One of the arguments in favor of public broadcasting was that public TV would be independent and willing to take risks. But New Jersey public television has yanked a documentary because it upset the animal rights movement. The film, titled, “Bears: Too Close for Comfort,” could possibly have saved lives by alerting people in New Jersey to the very real threat posed by black bears, some weighing 500 pounds, on the prowl for food. Marauding black bears in the state are attacking people, including young children.
The New Jersey Network (NJN) for public television had agreed to run the film, and had heavily promoted it. But under attack by activists who believe we should peacefully co-exist with bears who may want to maul us, NJN pulled the film.
Accuracy in Media reviewed the film. It is dramatic in the sense that stories about bear attacks on human beings are, by their nature, gripping and frightening. Some involve bears breaking into peoples’ back yards, attacking family pets, and actually invading homes. It is definitely not a boring documentary with talking heads, although it does feature interviews with state Fish and Wildlife officials and animal rights activists. In terms of offering different points of view, the film passes the test of balanced journalism. Rather than presenting bears as a threat to be wiped out, the film interviews people who think bear attacks are rare and who believe people and bears can live together without much problem. “We have nothing to fear from these animals,” says one.
Nevertheless, opposition to the film was led by a group called “Bear Education and Research,” headed by Lynda Smith, who appears in the film but believes it is too sensational, contains factual inaccuracies, and portrays bears “in a very negative manner.” Her group calls bears the “dolphins of the woodlands” and believes that people don’t have to be afraid of them. The victims might disagree. Rather than hunt and kill bears who may be a threat to people, her group favors bear-resistant garbage cans, priced at $50 dollar each, chained around trees. Her website, which features a photo of a cute and cuddly black bear cub, declares that, “Once your neighborhood bears learn they cannot get into the can, they will move on?” She is shown in the film with her expensive trash cans.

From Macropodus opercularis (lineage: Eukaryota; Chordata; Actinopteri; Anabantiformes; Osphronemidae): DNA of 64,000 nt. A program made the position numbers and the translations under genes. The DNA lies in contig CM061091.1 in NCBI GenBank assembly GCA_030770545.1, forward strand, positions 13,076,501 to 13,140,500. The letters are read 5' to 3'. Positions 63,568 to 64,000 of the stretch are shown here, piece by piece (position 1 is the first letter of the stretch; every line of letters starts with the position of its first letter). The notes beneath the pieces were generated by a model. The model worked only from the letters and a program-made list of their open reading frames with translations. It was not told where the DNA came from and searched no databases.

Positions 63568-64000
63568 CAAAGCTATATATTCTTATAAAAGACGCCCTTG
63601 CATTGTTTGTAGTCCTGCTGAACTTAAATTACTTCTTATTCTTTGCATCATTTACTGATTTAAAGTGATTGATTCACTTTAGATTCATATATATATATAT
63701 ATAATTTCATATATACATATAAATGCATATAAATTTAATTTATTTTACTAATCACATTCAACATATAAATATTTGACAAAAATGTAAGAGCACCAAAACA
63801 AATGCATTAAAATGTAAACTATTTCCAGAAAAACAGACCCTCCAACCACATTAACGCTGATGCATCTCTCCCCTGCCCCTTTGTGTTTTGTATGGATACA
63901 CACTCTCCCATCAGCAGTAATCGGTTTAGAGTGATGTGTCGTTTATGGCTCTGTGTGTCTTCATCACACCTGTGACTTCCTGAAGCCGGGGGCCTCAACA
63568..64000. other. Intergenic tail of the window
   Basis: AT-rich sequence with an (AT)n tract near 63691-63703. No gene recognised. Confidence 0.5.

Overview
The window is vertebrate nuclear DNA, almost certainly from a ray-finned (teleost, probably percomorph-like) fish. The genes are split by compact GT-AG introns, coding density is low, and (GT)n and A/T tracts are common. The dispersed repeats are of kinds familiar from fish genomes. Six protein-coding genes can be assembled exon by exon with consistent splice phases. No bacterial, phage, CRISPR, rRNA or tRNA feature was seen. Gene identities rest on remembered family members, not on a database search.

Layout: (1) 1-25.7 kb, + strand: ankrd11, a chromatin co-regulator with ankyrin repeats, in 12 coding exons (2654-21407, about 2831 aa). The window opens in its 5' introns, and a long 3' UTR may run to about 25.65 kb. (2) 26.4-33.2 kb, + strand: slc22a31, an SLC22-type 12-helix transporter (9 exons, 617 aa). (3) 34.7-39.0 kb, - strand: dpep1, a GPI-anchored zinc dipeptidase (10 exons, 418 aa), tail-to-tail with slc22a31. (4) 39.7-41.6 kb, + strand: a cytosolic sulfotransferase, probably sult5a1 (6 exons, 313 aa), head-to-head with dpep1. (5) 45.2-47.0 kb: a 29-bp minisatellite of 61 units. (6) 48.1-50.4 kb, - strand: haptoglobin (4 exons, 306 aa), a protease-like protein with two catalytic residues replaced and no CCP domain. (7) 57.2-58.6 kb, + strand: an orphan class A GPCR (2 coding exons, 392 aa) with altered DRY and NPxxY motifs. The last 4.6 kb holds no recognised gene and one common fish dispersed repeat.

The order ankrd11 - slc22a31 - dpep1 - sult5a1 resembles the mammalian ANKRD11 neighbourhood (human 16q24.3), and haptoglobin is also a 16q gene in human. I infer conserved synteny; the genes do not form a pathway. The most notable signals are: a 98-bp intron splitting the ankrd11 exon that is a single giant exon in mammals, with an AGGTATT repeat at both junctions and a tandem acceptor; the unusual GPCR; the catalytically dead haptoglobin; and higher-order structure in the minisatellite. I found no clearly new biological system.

Smith was able to critique the film because she cooperated with the director, Tom Phillips, and got a copy of the film in advance of its scheduled airing. But that’s when she turned on Phillips. She promptly wrote a letter to NJN and mobilized her supporters, asking that the film be pulled. She even found fault with the title of the film, “Bears: Too Close for Comfort,” because it implies that bears can be dangerous.
When we asked if corrections of the alleged mistakes would convince her to support airing the film, she indicated that, in her view, nothing could be done to salvage it. Smith insisted the film would “scare people unnecessarily” about the threat posed by bears and she compared it to a “Friday the 13th” slasher film, in which the main character ambushes, maims and kills people. “Some people like them, some people don’t,” she said of horror movies. “It’s not something in particular that I’d like to see on the air.”
When asked if people in New Jersey should have been given the same opportunity as she had, to review and comment on the film, Smith claimed there were other problems, including defective releases signed by participants to appear in it, and criticism from others. She denied engaging in censorship, saying, “I’m very anti-censorship. I think people can watch and decide for themselves absolutely.”
In the end, Smith claimed, “The viewers did decide” about the film. The viewers, she said, didn’t like the promotional spots for the film and registered their objections. Of course, those “viewers” did not see the entire program, as Smith did, and they denied that right to others.
Director Tom Phillips, who was willing to share the finished product with a bear activist, never anticipated that criticism of the film would translate into a coordinated campaign to keep it off the air, and that NJN would comply with the demands from a special interest pressure group. He didn’t fully grasp how people who profess the free exchange of ideas would move to keep ideas they oppose off the air.
Paul Mulshine, a columnist for the New Jersey Star-Ledger, noted that the alleged problem with the film releases, alluded to by Smith, was seized upon by NJN as a reason not to run the film, and that NJN had violated journalistic ethics by improperly going to the State Attorney General’s office for guidance in the matter. That office agreed with NJN that the releases were somehow deficient, and that the film therefore shouldn’t air. This is an office of the same New Jersey state government that sided with the bear lovers by canceling a bear hunt.
An expert told Mulshine that the controversy over the releases, which are sometimes signed and used on rare occasions before interviews are broadcast, was phony. There wasn’t even any need for releases in this case, he said. Mulshine is convinced that NJN, under fire from the animal rights activists, was simply looking for an excuse to kill a film that it had already accepted for airing. Because of this despicable conduct, he now agrees with the state legislators who want to terminate the $15 million in state funding of NJN.